The first meetings of the ALLUME Prod. team with the Wildpath band in order to precisely define the mood of the music video. Out of these meetings is born the idea of using paper as a thread all along the story.

This is about making the setting all in cut and folded paper. These crafted elements in miniature can be added as backgrounds to scenes shot with a green screen through chroma keying. The storyboard is drawn and the shooting script is polished as much as possible in order to be efficient on set.

The last workshops include Loïc Guilpain, cameraman, Margot Le Lorier, professional editor, Adrien Le Lorier, photography director and Marie Gombeaud-Antoine, chief makeup artist. These work sessions are nessecary in order to develop any technical solution and represents the last steps before shooting.

Thanks to the money collected with the Ulule project, the music video shooting unfolds over two intense days in studio. During 48 hours, over 25 people work together facing a race against the clock in order to achieve 90 shots (ie 95% of the video). The scenes are shot in front of a green screen and the set is digitally added in the post-production phase.

The green screen gives difficulties to actors who have to constantly picture the final set and consider it in the way they play their part. The film crew regularly gives them indications about their moves, their looks and their interactions with their environment.

The exercise is also complex for the production team. This is about taking care of lighting and composing the frame as fast as possible, while anticipating post-production problems. But the challenge is taken up and the shooting is completed.

The paper models were crafted with care by the band members, film directors and a few gifted volunteers. The shooting of these models is used as set, digitally replacing the green screen on the shots made in studio. These landscapes in miniature are also shot by a smaller team: only the two directors.

The advantage of a miniature studio is that holding out an arm is enough to change the lighting of the set. Indeed, everything is simpler in miniature. Unlike the way a classic set is lit up, this is about cleverly composing the lighting to make models looking credible enough.

But the highest difficulty of this shooting lies in matching light, angle and scale with pictures previously shot at the green screen studio. After numerous tests, the team gets convincing results.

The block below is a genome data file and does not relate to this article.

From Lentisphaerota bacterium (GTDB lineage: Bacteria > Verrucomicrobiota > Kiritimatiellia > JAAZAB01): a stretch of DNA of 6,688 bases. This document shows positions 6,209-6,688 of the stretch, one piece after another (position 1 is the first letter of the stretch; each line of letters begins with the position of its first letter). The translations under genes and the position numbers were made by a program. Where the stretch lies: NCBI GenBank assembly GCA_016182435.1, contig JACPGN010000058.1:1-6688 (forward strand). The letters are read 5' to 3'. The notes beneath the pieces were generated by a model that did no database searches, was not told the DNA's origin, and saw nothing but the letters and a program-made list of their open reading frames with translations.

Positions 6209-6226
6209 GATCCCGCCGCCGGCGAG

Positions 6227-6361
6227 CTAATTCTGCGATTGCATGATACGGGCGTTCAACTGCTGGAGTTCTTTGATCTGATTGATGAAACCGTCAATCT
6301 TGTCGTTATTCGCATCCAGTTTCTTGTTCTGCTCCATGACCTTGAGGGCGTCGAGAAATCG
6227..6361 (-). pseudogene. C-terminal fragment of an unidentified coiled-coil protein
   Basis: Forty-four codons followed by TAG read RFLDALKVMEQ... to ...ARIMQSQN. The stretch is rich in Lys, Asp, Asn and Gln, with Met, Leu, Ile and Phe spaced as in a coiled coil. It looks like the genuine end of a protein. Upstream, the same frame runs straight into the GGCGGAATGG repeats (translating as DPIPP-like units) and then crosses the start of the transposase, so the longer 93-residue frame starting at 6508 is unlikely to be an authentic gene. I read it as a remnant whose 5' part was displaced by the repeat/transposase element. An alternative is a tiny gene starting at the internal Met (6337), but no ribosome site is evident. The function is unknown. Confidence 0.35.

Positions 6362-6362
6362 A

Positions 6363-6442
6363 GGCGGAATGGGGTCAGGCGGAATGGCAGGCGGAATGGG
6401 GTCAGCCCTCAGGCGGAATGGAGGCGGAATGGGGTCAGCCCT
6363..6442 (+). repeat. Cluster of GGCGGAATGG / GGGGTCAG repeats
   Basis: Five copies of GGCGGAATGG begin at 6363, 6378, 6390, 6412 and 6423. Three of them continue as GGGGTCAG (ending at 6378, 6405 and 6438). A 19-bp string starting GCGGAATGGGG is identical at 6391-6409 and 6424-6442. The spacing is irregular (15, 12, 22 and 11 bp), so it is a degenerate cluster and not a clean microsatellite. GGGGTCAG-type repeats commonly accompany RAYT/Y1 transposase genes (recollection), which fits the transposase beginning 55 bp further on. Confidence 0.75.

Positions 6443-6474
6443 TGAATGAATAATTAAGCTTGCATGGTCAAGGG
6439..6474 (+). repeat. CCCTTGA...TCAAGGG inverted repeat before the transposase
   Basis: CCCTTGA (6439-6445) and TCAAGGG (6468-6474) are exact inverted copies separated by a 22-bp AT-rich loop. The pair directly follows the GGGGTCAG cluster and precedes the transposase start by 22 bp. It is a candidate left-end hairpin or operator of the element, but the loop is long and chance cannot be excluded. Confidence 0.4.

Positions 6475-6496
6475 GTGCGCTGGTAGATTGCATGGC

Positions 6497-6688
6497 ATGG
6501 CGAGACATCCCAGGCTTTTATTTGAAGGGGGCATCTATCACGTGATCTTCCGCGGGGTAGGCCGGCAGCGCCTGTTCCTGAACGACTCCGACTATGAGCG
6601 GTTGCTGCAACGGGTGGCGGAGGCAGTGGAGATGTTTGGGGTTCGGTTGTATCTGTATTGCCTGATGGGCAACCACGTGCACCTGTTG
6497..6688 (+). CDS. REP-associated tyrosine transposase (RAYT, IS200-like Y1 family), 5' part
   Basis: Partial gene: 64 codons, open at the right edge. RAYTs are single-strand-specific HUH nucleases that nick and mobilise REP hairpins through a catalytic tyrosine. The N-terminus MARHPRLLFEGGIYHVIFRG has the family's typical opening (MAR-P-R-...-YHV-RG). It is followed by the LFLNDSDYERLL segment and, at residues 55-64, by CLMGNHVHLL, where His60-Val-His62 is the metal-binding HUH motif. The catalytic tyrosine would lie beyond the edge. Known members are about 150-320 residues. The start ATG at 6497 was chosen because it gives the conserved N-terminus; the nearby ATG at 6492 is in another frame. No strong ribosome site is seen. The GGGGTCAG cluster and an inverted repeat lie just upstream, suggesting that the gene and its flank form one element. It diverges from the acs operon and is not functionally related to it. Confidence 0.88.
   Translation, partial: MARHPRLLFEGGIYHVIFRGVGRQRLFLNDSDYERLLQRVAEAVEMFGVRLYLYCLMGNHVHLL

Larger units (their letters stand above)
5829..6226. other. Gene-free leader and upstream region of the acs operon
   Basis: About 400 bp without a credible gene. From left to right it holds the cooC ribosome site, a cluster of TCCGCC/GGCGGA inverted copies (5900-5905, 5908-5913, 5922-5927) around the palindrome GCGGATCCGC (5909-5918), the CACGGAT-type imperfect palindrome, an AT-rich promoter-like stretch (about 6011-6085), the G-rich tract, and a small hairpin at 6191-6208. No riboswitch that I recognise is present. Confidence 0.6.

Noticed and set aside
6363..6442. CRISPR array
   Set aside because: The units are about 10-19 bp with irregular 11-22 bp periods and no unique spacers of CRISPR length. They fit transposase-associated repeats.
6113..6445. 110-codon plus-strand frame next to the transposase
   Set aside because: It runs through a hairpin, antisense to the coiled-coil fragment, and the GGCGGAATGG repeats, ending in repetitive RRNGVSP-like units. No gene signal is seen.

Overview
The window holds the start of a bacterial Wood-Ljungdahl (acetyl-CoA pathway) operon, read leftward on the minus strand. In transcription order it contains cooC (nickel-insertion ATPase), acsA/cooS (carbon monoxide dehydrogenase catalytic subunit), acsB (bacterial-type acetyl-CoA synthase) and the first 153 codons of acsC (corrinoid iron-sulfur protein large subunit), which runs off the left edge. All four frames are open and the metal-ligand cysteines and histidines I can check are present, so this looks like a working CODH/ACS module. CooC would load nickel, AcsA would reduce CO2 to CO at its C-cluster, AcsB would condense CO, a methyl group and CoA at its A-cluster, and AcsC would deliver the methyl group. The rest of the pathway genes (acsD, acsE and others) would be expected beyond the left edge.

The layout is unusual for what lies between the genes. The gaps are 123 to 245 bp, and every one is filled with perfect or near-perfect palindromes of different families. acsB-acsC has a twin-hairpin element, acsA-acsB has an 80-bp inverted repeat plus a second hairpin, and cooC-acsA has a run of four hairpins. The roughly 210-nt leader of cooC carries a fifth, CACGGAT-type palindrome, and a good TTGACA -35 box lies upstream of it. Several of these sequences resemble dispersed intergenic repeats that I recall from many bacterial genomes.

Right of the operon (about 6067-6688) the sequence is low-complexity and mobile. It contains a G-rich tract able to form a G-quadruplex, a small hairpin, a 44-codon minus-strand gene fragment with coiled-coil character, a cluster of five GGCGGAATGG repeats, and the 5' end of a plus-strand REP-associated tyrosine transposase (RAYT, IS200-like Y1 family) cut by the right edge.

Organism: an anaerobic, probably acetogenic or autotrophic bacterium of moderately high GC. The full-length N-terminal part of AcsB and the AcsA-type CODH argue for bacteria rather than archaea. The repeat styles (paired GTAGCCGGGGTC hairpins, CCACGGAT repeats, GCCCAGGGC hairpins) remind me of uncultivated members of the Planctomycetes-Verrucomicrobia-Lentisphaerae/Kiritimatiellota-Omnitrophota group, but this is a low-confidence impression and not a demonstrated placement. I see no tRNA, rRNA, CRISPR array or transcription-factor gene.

The additional outlook of an actual editor is essential to make a proper music video. He is more objective about the rushes and focuses on rhythm, aesthetics and semantics of the shots.

Margot Le Lorier, professional editor for television, takes care of this job using the Avid software. She is skilled and gifted to naturally put rhythm into video.

The stakes are high. These rushs, as raw as they were shot with green screen, don’t help much to picture the final video mood. This makes difficult to select what is essential and what is not. Margot still takes up the challenge. Besides she will work on the music video making of that she mainly shot by herself.

This step is the longest and the most complex in the making of the video. The post-production is made by the directors duo. Yann Philippe is in charge of process management and Edouard Mahier assists him with technical implementation. The shots can be classified in 5 categories named this way:

“Chroma keying shots”: Most part of the work consists in chroma key compositing to stream paper set with green screen footage. A proper example is any shot taking place in the forest. Furthermore, all shots corrections are completed with other processes: lighting adjustments and colour grading.

“Band shots”: corrections still lies in chroma keying except this time the set is not all-paper. This is also about digitally removing the instruments brands and changing the drums colour (turning red into blue). At last, a computer generated light which varies according to music is added to make pictures more dynamic.

“Model shots”: those ones are only made up of paper elements in miniature, without any life-size characters. The main modifications lie in background corrections or enriching paper props and set. This is the case for the shot showing the witch’s house on fire.

“Organic shots”: those rushes are called this way because they do not include neither paper models nor green screen. Most of them are close-ups involving slight corrections. Some perfect examples are the shots showing torches to which sparkles are simply added.

“Complex shots”: They are part of the most difficult ones to process, especially because there is hardly any existing footage to work on. In other words, those shots are made from scratch. They are composed of visual effect, fragments of video extracts, model photos, computer generated lights and artificial 3D cameras. In this case, only the first (mountains) and the last shot (underwater) are concerned.

peliculas de comedia